Internet retailers saw Mobilegeddon - the name given to a recent Google algorithm update that makes mobile-friendliness a more significant part of how the search engine delivers mobile results - come and go with little to show for the hype, at least for those who were expecting and planning for the update.
Many brands who have yet to launch mobile-friendly sites (either with a dedicated m.dot website or one using responsive or adaptive Web design), however, have seen their rankings drop. BrightEdge researchers, for instance, determined that as of April 27 (not even a full week after Google's "deadline") there was a 21 percent decrease in the number of non-mobile-friendly URLs on the first three pages of the SERPs compared to before the update.
Popular retailer American Apparel may have been one of those companies hit. Although it is still ranking for organic keywords like American Apparel, leggings and wholesale t-shirts (see SEMrush screenshot below), the company saw a significant drop in organic traffic.
American Apparel's traffic fluctuation can likely be attributed to the fact that it does not offer a mobile-friendly website.
How significant was the drop?
A look at Alexa's traffic report shows that (in a three-month average), American Apparel's global rank dropped more than 1,000 positions (although this information does not separate mobile traffic vs. desktop traffic).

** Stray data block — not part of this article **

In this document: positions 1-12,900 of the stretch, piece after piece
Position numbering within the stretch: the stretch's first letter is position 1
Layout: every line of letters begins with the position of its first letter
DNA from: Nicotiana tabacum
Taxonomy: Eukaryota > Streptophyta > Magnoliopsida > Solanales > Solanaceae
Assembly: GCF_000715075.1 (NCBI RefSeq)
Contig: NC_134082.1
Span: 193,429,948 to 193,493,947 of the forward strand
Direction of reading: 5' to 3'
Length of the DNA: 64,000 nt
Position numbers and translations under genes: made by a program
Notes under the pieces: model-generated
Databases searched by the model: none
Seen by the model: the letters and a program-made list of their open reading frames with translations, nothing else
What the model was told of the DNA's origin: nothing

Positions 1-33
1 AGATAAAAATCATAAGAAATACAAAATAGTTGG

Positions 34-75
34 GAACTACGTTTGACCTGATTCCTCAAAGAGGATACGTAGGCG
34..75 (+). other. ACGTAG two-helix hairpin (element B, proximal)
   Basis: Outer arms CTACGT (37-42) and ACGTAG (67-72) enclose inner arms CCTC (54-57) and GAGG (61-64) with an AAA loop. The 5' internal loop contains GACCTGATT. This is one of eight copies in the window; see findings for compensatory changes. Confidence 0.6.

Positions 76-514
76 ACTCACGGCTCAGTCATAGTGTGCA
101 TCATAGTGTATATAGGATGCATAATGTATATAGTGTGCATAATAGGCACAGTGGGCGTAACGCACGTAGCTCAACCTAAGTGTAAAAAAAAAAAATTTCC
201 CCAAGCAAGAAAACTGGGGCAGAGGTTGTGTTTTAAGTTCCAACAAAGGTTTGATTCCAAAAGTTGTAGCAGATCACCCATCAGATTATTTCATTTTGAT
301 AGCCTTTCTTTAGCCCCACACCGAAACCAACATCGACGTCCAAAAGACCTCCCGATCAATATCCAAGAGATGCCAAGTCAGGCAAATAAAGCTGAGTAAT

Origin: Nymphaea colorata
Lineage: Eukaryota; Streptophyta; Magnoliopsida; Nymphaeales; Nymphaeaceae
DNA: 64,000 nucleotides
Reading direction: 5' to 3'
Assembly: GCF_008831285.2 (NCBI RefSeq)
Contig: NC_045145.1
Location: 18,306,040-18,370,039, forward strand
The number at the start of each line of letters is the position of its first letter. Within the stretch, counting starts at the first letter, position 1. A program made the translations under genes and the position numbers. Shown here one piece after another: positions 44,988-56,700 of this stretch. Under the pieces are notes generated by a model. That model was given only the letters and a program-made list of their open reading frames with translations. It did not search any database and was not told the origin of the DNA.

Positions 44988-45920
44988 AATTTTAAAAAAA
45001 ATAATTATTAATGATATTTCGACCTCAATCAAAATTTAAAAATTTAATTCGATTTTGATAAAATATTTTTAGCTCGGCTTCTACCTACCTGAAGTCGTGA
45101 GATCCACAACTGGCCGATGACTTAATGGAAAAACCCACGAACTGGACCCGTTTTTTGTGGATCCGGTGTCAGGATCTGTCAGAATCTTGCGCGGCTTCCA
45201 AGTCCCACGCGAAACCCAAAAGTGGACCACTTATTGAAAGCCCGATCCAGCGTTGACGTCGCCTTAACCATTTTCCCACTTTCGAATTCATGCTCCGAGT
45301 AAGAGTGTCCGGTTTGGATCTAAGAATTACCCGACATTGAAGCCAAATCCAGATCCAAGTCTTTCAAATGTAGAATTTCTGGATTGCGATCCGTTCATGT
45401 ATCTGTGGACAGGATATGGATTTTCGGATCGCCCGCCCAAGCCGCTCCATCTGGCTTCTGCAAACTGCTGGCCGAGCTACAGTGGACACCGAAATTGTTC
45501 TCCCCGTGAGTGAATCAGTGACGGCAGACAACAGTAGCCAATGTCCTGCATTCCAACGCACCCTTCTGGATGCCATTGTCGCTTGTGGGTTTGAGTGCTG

Not all retailers, however, played the wait-and-see game. Merz Apothecary, which just celebrated its 140th birthday, launched a new mobile site for its Smallflower.com digital property, in conjunction with their ecommerce partner Celerant Technology.
In the first few weeks since launch Smallflower.com has already seen overall conversation rate increase by nearly 37 percent, number of pages per session increase by 17 percent and transactions on mobile via organic Google search up 200 percent, as well as sales on the whole up 300 percent.
The results are not just direct. Prior to its mobile optimization, channel partner RetailMeNot was not referring leads to Smallflower.com at all. Now, the site converts an average of five transactions per week referred from RetailMeNot.
While May and June traffic data has not yet been reported by Compete.com (at least for non-Pro users of the service), it seems to be on the rise for Smallflower.com, as indicated in April's information:
The opposite is true for American Apparel:
While Smallflower.com and AmericanApparel.net are far from competitors, the comparison can be made that those retail sites that optimized their digital properties for mobile Web users are reaping the benefits, and the opposite is true for those that have not. The good news is that it's not too late to make a site mobile-friendly and get back in Google's good graces.
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